Ride and handling

The tested QX80 Limited was a pleasant truck to drive. The aforementioned Hydraulic Body Motion Control System likely had a hand in keeping the QX80’s claimed 5,926-pound mass in check; this big vehicle navigated city streets with aplomb and settled into comfortable highway cruising.

Spiffy 22-inch blackout wheels are standard on the Limited, and it’s hard to imagine doing much serious off-roading on tires with slim, 50-series sidewalls. But then, you’d probably have another set of rims for off-roading the QX80, if that’s what your purpose for it.


The tested QX80 Limited’s interior continues the boldness theme with pronounced sculpting and contouring. High contrast whites and blacks further catch the eye as you first take it all in.

The seats themselves are moderately firm, and though they are broad enough to fit a breadth of girths, the Alcantara on the bolsters provide just enough friction to keep you in place.

Tuck-and-roll covering on the center armrest is a brand-defining touch.

Interesting design continues into the Limited’s second row, with individual seats that are shaped with anthropomorphic flair. In keeping with the second row typically being the royal one in crossovers and SUVs, the QX80’s has 1.4 more inches of legroom than the one up front.

Seat heaters, climate controls and USB/sound system outlets complement the Limited’s rear screens to keep riders entertained.

The second row’s individual seats flip up easily for broad access to the third row.

Seat belts for three await those headed toward the third row, and with just 28.8 inches of legroom – about as much as you’d find in the rears of a Mustang – those riders should be of commensurate height.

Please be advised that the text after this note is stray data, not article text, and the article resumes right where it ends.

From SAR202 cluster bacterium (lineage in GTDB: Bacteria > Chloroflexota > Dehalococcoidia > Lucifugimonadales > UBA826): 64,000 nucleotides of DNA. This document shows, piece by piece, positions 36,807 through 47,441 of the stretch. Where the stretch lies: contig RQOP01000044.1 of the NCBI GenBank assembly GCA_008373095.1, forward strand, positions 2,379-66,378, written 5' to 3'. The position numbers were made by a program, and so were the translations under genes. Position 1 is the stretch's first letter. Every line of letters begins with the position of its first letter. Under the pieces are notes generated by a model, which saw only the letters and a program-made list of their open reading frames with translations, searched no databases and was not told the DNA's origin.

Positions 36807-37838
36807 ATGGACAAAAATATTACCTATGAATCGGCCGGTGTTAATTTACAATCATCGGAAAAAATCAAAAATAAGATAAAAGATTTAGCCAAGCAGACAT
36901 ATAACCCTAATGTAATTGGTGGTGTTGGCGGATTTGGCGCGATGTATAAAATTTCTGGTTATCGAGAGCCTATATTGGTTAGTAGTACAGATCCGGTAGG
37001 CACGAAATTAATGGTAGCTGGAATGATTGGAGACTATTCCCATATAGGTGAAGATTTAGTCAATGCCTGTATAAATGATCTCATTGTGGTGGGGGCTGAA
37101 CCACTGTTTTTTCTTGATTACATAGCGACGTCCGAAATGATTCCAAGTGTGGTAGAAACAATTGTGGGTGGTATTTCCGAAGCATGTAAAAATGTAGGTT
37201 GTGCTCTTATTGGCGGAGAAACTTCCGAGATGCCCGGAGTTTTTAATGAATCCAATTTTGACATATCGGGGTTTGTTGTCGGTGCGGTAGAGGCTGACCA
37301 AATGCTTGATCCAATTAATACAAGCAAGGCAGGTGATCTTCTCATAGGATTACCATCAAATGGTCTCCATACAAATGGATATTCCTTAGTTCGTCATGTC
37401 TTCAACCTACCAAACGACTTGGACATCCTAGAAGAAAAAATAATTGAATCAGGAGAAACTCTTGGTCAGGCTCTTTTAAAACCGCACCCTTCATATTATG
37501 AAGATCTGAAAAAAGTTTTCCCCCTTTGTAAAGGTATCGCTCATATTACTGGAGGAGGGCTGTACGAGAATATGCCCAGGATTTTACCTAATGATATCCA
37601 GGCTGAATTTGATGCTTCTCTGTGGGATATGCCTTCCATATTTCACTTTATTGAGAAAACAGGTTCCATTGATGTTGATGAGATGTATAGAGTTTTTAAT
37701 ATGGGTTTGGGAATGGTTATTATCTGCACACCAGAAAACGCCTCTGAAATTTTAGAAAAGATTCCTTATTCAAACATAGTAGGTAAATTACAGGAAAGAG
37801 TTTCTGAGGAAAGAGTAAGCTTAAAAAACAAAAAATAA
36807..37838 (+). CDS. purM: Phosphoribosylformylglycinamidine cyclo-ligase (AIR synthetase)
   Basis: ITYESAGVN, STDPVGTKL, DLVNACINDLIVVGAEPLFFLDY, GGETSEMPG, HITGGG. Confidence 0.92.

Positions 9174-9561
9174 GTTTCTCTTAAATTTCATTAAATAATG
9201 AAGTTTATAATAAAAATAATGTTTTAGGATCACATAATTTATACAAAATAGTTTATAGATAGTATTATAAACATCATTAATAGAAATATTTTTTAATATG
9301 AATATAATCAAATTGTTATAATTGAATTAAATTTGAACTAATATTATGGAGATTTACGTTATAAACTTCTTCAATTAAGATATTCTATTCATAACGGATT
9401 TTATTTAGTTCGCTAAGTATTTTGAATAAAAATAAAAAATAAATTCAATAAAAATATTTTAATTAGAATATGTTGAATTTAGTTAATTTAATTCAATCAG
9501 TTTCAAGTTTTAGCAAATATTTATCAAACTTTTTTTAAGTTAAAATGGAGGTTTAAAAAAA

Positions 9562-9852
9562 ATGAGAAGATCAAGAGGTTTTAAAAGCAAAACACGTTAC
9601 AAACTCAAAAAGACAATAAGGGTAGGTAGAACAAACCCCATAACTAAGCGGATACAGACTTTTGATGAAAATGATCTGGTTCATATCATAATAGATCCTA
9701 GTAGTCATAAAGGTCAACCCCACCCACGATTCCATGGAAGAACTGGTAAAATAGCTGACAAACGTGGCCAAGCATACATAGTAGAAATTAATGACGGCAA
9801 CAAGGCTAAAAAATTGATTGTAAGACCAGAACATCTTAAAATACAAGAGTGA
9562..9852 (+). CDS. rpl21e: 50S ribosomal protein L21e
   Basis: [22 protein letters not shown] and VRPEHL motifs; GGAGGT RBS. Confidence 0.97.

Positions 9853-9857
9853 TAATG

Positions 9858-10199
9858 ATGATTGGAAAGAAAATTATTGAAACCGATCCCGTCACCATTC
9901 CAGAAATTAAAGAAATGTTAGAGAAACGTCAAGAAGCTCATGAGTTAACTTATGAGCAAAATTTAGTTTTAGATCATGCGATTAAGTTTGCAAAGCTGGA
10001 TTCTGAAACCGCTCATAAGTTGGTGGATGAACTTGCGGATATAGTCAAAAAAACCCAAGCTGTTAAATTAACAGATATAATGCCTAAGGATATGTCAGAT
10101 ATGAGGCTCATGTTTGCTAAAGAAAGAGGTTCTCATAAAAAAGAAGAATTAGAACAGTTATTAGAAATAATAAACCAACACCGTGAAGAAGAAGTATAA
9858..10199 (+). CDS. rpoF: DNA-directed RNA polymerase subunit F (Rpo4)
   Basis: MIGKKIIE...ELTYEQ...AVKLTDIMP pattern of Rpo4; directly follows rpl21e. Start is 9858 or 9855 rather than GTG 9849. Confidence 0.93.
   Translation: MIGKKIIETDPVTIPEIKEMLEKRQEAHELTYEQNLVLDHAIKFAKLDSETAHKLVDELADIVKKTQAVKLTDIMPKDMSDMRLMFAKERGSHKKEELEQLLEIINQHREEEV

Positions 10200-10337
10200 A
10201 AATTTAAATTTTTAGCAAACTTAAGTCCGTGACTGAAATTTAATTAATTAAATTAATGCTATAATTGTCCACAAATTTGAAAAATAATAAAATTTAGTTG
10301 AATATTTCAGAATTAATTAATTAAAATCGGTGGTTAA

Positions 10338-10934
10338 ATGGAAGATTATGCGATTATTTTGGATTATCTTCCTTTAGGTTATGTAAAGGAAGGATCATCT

Thanks to the $355  “All Season Package”, the tested QX80 had multiple cargo floor protectors.

The package adds rubbery floor mats for passengers and a matching cargo mat under the carpeted and logo-enhanced version above it.

Under the cargo floor lies a shallow compartment, which here easily accommodates the front license-plate holder.

Infotainment and controls

If you’ve driven an optioned Nissan or Infiniti in the last decade or so, then the QX80’s controls will feel comfortably familiar. First-timers will appreciate the system’s straightforward operation and the InTouch system’s clear displays.

However, the QX80 *still* has no Apple CarPlay or Android Auto capability. That’s just silly in a 2019 vehicle knocking on the $100K-out-the-door price point. You can add adaptors in the aftermarket, so this shouldn’t completely rule out the QX80, but you might not want to fool with your expensive new truck like that.

Loading up a truck with luxury features can lead to a grab-bag presentation, and the QX80’s control groupings can reflect that.


Do you really need this much SUV?

If you really do, then the QX80, particularly in glamourous Limted garb, provides many opportunities for owner satisfaction.

Performance is covered by a powerful V8 and controlled chassis. Comfort is seen to with a compliant ride and nice seats. The visuals are as interesting as the tech is lacking, though, and so the QX80 would seem to skew toward a more conservative buyer wanting to make a clear statement with their ride.

And as vehicular statements go, the QX80 Limited’s is about as big as they get.


2019 Infiniti QX80 Limited 4WD

Base price: $90,100

Price as tested, including $1,395 destination charge:  $91,850


All Season Package: $355

  • Floor mats and cargo protector


  • Distinctive styling
  • Rich visuals
  • Controlled handling


  • Incomplete tech
  • Consumptive engine
  • Stratospheric price